As the funeral director of Stanetsky-Hymanson Memorial Chapel in Salem’s Vinnin Square, Carl Goldman is in the business of being compassionate. His father, Murray, founded Goldman Funeral Home in Malden. Carl and his wife, Laurie Ann Hymanson, have been married for 25 years. They live in Peabody, where they are members of Temple Beth Shalom, and have three children: Hallie, 23; Gabe, 17; and Jesse, 14.
Carl, could you tell us about your upbringing?
I’m the fourth of five born to native Maldonians. The oldest of us were raised in Suffolk Square. When I was little, my parents bought a house on Elmwood Park near Ferryway Green, and my father’s parents bought the house adjacent. Our neighborhood was a 20-minute walk to Lincoln School … and 20 minutes the other way to Malden Hebrew School on Almont Street, where Miss Azoff would hand a (full-size!) Hershey bar as reward for attending Shabbos services.
I admired all of my older siblings, who back then seemed like grown-ups to me. They guided me and helped in different ways, so here’s my chance to say thanks for teaching me to read, Marjie! My father was always in motion – running his funeral home business and very active in many organizations in the Jewish and civic communities. Next door, on demand, our Bubbe provided to me and my siblings unconditional love, wise, kind advice, and Old World cooking impossible to forget or duplicate.
When did you first get interested in Judaism?
I had a good foundation from attending Malden Hebrew School daily after “regular school.” I was never a cooperative student, but I made friends with other Jewish kids and left with the fundamentals of Hebrew and Judaism. My fondest memory remains our family Passover Seders. I was drawn to the concepts of slavery, freedom, equality and justice. In early years, my zayde would lead and later, my father, in his unique, compelling theatrical style, would preside over the reading of the Haggadah, emphasizing its lessons as they related to contemporary events. This left a lasting mark, and today I’m blessed to conduct my own, with my wife and children, with the very same Haggadah.
How did you meet your wife?
Blind date! Before computers, real humans played matchmaker. My brother ran into Laurie’s mom and it was soon realized that she had a daughter, and he had a brother, who might want to meet. One Chinese food date later, Laurie returned to her roommate, who told her, “You’re gonna marry that guy.” Cut to my apartment: “I think I’m gonna marry that girl.” But it took five years to meet her under the chuppah at Temple Beth El. Years later, I still can’t believe my luck to be married to the most beautiful person I ever met. Laurie is and remains my hero in life.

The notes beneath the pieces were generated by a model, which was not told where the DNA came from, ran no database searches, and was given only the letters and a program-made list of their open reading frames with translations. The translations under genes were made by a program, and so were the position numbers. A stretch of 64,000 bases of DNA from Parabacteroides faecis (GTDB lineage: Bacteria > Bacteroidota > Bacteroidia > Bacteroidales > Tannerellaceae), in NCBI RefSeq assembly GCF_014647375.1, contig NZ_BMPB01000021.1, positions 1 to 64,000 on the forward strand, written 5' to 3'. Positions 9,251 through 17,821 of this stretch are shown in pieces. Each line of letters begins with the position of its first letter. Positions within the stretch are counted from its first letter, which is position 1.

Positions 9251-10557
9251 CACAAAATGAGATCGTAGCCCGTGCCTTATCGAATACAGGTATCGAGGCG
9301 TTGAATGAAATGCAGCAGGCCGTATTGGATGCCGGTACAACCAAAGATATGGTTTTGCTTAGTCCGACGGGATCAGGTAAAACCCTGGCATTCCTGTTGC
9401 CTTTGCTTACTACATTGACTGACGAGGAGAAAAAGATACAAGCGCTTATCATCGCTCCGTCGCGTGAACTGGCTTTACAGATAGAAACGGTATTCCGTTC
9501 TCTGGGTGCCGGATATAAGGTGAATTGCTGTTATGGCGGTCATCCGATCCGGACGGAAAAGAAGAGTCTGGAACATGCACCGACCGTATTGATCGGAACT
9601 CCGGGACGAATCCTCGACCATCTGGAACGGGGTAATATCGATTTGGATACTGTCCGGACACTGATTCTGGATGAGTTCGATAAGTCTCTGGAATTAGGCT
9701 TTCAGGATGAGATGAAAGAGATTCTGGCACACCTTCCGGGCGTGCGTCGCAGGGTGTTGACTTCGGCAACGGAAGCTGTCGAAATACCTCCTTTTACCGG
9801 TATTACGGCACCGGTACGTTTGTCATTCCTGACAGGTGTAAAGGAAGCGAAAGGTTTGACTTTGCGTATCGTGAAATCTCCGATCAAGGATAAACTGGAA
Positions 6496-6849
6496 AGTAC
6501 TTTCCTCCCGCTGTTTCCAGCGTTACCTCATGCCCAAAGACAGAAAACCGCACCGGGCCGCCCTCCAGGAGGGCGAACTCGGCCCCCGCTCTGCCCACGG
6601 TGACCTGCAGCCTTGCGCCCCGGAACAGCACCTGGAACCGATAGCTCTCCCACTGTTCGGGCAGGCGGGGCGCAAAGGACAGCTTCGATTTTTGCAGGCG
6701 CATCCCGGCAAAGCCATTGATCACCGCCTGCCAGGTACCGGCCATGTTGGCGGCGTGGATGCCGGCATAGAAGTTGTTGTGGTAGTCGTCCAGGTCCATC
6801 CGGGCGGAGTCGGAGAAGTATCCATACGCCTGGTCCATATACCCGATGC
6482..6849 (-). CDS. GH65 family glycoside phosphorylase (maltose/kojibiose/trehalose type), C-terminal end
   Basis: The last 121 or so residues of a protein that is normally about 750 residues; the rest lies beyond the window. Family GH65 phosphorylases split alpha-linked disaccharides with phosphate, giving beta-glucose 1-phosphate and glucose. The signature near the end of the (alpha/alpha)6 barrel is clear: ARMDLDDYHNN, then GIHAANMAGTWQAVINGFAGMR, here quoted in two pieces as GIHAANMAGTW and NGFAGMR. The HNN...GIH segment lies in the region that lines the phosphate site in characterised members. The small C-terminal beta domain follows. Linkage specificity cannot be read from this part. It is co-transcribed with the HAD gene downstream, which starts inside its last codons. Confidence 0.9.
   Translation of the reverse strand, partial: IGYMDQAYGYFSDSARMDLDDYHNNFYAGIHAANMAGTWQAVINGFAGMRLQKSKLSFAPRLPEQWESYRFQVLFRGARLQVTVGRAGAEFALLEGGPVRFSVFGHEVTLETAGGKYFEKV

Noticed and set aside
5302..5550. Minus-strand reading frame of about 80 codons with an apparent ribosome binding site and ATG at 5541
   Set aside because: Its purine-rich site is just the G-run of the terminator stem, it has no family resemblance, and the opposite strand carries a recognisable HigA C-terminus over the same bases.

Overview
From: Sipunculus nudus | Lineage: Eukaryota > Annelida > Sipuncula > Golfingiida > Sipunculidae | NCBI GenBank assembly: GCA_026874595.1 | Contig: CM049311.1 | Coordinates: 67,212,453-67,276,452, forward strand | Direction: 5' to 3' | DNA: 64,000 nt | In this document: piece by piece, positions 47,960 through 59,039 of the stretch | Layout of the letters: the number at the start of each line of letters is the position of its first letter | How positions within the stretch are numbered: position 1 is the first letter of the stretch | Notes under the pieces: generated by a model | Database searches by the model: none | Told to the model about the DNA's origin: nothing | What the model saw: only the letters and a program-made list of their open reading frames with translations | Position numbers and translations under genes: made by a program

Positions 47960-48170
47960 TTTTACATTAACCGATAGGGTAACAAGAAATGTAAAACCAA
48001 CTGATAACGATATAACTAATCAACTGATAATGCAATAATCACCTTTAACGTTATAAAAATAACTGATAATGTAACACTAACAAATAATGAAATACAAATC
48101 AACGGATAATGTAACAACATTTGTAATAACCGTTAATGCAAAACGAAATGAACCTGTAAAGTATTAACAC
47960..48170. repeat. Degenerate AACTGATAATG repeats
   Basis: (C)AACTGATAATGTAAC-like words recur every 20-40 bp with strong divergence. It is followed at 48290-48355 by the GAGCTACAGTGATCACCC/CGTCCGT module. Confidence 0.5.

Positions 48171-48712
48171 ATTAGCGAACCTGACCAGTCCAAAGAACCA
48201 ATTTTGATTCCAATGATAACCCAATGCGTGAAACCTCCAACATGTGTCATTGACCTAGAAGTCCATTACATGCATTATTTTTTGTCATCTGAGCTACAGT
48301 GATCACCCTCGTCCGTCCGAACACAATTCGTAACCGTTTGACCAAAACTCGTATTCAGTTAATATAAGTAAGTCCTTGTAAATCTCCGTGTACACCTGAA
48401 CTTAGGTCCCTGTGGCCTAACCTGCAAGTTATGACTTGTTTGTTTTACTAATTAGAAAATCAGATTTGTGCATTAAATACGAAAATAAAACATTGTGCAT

Your family has been in the funeral home business for a while. Can you tell us about the business and why you chose to go into it?
Actually, both my families are in the business with separate funeral homes. Since 1992, I’ve been a funeral director at Stanetsky-Hymanson in Vinnin Square. My wife Laurie Hymanson’s great-grandfather founded the first Hymanson Funeral Home in Lynn. I’m also a director at Stanetsky’s Brookline and Canton locations. Goldman Funeral Home, founded by dad after World War II, is today run by my brother [Murray] and nephew [Jay]. That makes me and my wife “FDKs” or funeral director’s kids. But not all FDKs become funeral directors. And sometimes you don’t choose the profession, it seems to choose you. When we were growing up, in different towns and unknown to each other, Laurie and I both observed our dads on call 24 hours a day, ready to drop everything to help someone in need at a moment’s notice. To us both, Murray Goldman and Edward Hymanson were wonderful role models. After college and some false starts, I was surprised to find later in life that my abilities actually suited the profession I spent my childhood observing. So with family encouragement, I graduated from funeral school in 1988.